Deploying a Static Website with S3, Route 53 and CloudFront

software tools

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Today I'll show you how to deploy your static website to S3, and how you can configure a custom domain with Route 53 and enable HTTPS (why wouldn't you) with CloudFront. Keep reading to find out more!

Even though this information is available in the AWS documentation, I ran into different problems when setting it up for my own website. Hopefully this runbook will help someone else as well.

Pre-requisites

  1. An AWS account
  2. A static website e.g. built with Hugo

Please note that Route 53 is not a free service. S3 and CloudFront are included in the AWS Free Tier within certain conditions. Check https://aws.amazon.com/free for more information.

Estimated costs for running a small static website are $12/year for the domain and $0.60/month for the running costs.

Getting a custom domain with Route 53

The first step is to get a new domain for our website. We'll do that with Route 53.

  • Go to Route 53 https://console.aws.amazon.com/route53
  • If it's your first domain, choose “Get Started Now” under “Domain Registration”. If you already have another domain, in the navigation pane, choose “Registered Domains”.

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  • Choose “Register Domain”.

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  • Follow the steps and complete the registration. You will have to enter your contact details, verify your email address and make the payment.

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  • Please note that the process can take up to a few days to complete.
  • Once it's done, we can see a Hosted Zone has been automatically created for us. We will use this later on to configure our DNS records.

Setting up S3 to serve static content

We will use the AWS console, but everything could also be done via CLI or CloudFormation.

Let's create the bucket first using the wizard.

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  • Choose a region that is close to you and your potential users e.g. EU (Ireland). This is to minimise latency, however, because we will be using CloudFront to serve our content, this is not really an issue. Another reason is to comply with relevant regulations for your country.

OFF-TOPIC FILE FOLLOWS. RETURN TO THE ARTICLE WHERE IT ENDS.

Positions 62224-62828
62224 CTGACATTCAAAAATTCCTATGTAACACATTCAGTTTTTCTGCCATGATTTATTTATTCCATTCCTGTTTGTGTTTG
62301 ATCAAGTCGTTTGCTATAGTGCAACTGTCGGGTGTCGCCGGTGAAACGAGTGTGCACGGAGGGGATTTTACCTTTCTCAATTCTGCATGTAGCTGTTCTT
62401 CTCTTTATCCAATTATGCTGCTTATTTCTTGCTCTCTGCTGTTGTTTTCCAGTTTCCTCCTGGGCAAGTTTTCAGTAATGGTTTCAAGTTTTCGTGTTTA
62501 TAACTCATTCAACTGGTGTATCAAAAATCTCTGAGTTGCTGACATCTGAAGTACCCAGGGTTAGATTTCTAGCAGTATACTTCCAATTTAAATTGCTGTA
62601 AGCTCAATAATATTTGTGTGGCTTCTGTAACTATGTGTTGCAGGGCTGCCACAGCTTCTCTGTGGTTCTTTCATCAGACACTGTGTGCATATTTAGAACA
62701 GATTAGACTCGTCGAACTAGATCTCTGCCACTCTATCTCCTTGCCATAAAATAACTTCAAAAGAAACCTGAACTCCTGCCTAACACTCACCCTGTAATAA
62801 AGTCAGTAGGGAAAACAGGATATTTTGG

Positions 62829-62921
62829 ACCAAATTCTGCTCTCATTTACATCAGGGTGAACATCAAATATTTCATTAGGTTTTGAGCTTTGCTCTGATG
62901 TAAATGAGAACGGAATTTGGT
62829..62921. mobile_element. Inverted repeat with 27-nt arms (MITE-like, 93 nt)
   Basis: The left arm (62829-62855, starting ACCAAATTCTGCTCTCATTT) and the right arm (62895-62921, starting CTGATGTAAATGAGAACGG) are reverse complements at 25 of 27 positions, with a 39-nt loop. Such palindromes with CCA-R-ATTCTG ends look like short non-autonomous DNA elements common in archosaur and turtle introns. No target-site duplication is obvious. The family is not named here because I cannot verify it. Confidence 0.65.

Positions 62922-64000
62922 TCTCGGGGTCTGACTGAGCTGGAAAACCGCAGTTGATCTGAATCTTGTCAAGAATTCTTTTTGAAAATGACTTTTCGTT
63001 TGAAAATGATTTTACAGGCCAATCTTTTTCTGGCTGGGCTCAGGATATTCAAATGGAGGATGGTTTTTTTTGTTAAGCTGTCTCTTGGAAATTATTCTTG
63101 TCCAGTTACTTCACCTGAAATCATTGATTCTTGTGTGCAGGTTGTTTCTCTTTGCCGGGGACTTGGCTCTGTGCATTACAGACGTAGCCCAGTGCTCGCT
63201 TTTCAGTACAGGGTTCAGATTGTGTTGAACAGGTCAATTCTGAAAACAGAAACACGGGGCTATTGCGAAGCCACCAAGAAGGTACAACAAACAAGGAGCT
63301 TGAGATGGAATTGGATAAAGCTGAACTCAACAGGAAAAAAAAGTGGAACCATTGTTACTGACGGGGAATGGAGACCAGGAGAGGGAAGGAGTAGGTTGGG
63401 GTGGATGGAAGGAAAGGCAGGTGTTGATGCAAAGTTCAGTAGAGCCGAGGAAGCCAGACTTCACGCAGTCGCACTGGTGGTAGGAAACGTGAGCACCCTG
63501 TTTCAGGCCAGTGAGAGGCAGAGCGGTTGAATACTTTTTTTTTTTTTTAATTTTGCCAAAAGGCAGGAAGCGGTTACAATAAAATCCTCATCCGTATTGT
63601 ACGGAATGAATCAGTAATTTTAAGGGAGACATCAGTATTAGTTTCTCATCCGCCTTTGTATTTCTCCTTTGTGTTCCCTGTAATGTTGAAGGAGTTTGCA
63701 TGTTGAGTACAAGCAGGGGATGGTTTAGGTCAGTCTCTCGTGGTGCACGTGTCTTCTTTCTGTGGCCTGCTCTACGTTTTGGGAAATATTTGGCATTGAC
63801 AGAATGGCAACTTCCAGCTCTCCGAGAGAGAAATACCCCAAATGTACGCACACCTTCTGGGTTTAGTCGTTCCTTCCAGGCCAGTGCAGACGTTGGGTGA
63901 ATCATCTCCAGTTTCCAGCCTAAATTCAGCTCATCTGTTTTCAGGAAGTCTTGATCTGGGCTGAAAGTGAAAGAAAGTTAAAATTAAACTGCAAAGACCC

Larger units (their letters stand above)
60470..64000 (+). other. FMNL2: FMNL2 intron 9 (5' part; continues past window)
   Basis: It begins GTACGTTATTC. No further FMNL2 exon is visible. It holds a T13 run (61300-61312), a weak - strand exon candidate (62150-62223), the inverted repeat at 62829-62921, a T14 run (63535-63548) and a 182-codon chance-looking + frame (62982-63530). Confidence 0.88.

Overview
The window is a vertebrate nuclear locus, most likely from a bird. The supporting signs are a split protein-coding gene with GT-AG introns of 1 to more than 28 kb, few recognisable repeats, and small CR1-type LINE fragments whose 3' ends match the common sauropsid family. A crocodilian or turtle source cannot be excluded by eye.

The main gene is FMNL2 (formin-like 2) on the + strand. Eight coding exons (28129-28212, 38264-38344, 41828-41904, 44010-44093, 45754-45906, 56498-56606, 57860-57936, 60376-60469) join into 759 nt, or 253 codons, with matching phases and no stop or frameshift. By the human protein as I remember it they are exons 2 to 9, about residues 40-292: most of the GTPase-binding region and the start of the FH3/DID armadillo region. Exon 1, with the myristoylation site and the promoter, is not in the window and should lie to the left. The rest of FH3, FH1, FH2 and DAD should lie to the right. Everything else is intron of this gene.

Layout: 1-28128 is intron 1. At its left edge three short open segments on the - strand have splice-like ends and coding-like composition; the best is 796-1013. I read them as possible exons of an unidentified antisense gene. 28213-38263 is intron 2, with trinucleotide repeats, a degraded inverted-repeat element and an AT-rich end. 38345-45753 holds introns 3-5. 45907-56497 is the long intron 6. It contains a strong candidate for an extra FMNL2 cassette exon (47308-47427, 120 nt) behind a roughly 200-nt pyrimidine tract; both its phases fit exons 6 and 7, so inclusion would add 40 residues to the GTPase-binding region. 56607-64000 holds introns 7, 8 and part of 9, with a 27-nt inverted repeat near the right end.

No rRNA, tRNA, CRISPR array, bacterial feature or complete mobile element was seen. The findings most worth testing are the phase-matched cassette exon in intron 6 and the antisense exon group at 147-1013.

• Everything in the next step is optional, so you can skip it.
  • Disable the “Block all public access” checkbox. As this is a bucket for a static website, it needs to be public. Please note that we haven't made the bucket public yet, we just removed the blocker that prevented us from doing so.

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  • Review and accept.

Next, let's configure the bucket for static website hosting.

  • Go to “Properties”.
  • Click on “Static website hosting”.

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  • Select “Use this bucket to host a website” and provide an index document e.g. index.html. This is the first page your website will load when a user lands on the root of the domain e.g. https://example.com. The error document is optional (but recommended).

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  • Make a note of the “Endpoint” URL at the top e.g. http://example.com.s3-website-eu-west-1.amazonaws.com/ and click “Save”.

Let's test things by uploading an index.html file to the bucket.

  • Create a file named index.html with your favourite text editor or IDE and paste the following.
<html>
    <body>
        <span>Hello world!</span>
    </body>
</html>
  • Go to the “Overview” tab and click on “Upload”, then select the index.html file you just created.

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  • Click on the “Upload” button at the bottom to skip all the additional steps and leave the defaults.
  • Open the “Endpoint” URL from the previous step in a browser.

A 403 Forbidden error!? 😱 What's going on?

What happened is that the file itself is not public yet. We can fix this!

  • Go back to the “Overview” tab and click on the index.html file.
  • On the new page, click on the “Permissions” tab.
  • At the bottom, click on “Everyone”.

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  • Select “Read object” like in the image.

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  • Open again the “Endpoint” URL from the previous step in a browser (or refresh the tab).

Hello world! πŸŽ‰

We could have made the object public when we uploaded it as well, but we skipped that step and left all the defaults to make a point. Either way, marking each object as public individually is not a very efficient way to manage permissions. Let's configure the bucket so that all its objects are public at once. For that, we'll use a policy.

  • Go back to the bucket itself using the breadcrumb menu at the top.
  • Go to the “Permissions” tab.
  • Click on “Bucket Policy”.
  • Create a new policy with the following (remember to replace example.com with your bucket name).
    {
        "Version": "2008-10-17",
        "Statement": [
            {
                "Sid": "PublicReadGetObject",
                "Effect": "Allow",
                "Principal": "*",